Investing.com - U.S. stocks opened higher on Tuesday, as sentiment was supported by hopes of progress in ongoing U.S. budget talks.
During early U.S. trade, the Dow Jones Industrial Average added 0.16%, the S&P 500 index rose 0.19%, while the Nasdaq Composite index climbed 0.47%.
Sentiment found support amid hopes U.S. lawmakers will reach an agreement in time to avoid automatic tax hikes and spending cuts due to take effect on January 1 which investors' fears could derail the U.S. recovery and threaten global growth.
On Monday, President Barack Obama made a counter-offer to Republicans that included a major change in position on tax hikes for the wealthy.
But investors remained cautious after European Central Bank President Mario Draghi said that the economic environment in the euro zone was challenging and was likely to remain so for some time to come.
Financial stocks were broadly higher, as shares in Citigroup added 0.20% and JP Morgan climbed 0.57%, while Goldman Sachs and Bank of America jumped 1.09% and 1.82%.
Apple added to gains, with shares advancing 0.58% after the company was reiterated with an "outperform" rating at Cowen. In addition, rival Samsung Electronics said it will withdraw European injunction requests against the iPhone maker.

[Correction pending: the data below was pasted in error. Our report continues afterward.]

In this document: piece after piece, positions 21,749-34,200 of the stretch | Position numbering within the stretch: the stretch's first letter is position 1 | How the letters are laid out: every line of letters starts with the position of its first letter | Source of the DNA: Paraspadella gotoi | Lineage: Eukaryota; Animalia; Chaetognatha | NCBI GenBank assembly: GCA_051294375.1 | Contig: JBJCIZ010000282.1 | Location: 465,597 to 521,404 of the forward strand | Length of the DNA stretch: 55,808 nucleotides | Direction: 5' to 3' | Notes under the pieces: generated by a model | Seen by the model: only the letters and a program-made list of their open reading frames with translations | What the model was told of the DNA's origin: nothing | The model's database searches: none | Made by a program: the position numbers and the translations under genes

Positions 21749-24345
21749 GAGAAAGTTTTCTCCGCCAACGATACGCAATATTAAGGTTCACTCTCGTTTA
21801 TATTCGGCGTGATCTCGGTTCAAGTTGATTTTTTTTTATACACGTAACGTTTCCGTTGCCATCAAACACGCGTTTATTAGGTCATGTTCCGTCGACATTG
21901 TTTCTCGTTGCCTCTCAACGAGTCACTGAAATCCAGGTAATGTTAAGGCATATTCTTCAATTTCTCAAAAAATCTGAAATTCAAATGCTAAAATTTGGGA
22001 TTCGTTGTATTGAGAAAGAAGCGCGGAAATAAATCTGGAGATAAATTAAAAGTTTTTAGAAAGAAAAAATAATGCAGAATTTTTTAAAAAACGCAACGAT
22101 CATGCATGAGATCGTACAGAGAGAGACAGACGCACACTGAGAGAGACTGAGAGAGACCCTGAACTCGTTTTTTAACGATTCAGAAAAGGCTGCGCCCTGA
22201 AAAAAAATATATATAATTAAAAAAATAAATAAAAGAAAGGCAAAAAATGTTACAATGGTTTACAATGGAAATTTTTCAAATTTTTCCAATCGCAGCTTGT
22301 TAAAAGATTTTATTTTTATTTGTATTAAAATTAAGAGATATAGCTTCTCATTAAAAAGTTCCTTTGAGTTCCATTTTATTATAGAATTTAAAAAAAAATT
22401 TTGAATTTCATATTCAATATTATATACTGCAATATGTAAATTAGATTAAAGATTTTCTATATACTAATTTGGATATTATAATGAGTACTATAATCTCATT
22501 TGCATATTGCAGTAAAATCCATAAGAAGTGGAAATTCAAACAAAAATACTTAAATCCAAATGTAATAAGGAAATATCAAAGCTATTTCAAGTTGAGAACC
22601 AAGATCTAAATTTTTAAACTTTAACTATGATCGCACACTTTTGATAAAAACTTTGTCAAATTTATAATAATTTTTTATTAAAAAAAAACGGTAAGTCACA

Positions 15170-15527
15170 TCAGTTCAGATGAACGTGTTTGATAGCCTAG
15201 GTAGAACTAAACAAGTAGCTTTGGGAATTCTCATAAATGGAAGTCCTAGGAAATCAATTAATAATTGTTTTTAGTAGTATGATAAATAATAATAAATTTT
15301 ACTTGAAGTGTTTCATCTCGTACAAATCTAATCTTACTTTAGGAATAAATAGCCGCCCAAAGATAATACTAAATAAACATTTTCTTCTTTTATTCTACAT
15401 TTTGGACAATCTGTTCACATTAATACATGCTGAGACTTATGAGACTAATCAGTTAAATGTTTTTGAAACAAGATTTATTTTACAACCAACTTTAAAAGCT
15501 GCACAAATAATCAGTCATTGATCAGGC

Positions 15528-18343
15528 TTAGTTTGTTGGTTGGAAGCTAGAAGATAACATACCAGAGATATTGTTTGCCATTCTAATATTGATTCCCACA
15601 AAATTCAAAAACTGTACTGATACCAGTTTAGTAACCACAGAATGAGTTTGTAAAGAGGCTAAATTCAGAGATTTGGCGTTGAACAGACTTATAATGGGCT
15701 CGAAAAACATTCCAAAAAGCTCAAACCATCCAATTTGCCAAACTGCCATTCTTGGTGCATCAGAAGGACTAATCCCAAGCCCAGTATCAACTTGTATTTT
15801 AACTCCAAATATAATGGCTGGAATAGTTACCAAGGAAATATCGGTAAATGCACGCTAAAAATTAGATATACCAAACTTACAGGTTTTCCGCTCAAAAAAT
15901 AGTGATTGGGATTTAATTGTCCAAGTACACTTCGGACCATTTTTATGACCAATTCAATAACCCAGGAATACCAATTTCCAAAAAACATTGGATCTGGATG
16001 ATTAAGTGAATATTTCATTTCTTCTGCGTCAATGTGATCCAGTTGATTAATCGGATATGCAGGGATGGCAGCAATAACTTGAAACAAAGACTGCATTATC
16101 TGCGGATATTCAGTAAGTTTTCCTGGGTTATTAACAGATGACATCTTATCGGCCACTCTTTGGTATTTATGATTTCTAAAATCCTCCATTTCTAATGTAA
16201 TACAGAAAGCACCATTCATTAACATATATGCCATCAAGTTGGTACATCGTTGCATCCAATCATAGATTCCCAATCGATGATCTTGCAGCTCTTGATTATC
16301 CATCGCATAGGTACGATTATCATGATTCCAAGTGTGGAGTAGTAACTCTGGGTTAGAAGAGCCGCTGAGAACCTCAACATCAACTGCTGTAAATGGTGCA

The news came after U.S. judge on Monday denied Apple's request for a permanent injunction against Samsung's smartphones.
Other stocks in focus included Oracle, slated to report earnings after the closing bell.
Across the Atlantic, European stock markets were higher. The EURO STOXX 50 advanced 0.42%, France's CAC 40 edged 0.12% higher, Germany's DAX climbed 0.48%, while Britain's FTSE 100 rose 0.37%.
During the Asian trading session, Hong Kong's Hang Seng Index dipped 0.08%, while Japan's Nikkei 225 Index jumped 1.21%.
Also Tuesday, data showed that the U.S. current account deficit narrowed in the third quarter of 2012, posting the smallest deficit since the fourth quarter of 2010.
The U.S. Bureau of Economic Analysis said the country's current account deficit narrowed to a seasonally adjusted USD10753 billion in the third quarter, from a revised deficit of USD118.1 billion.
Analysts had expected the U.S. current account deficit to narrow to USD103.4 billion in the third quarter.
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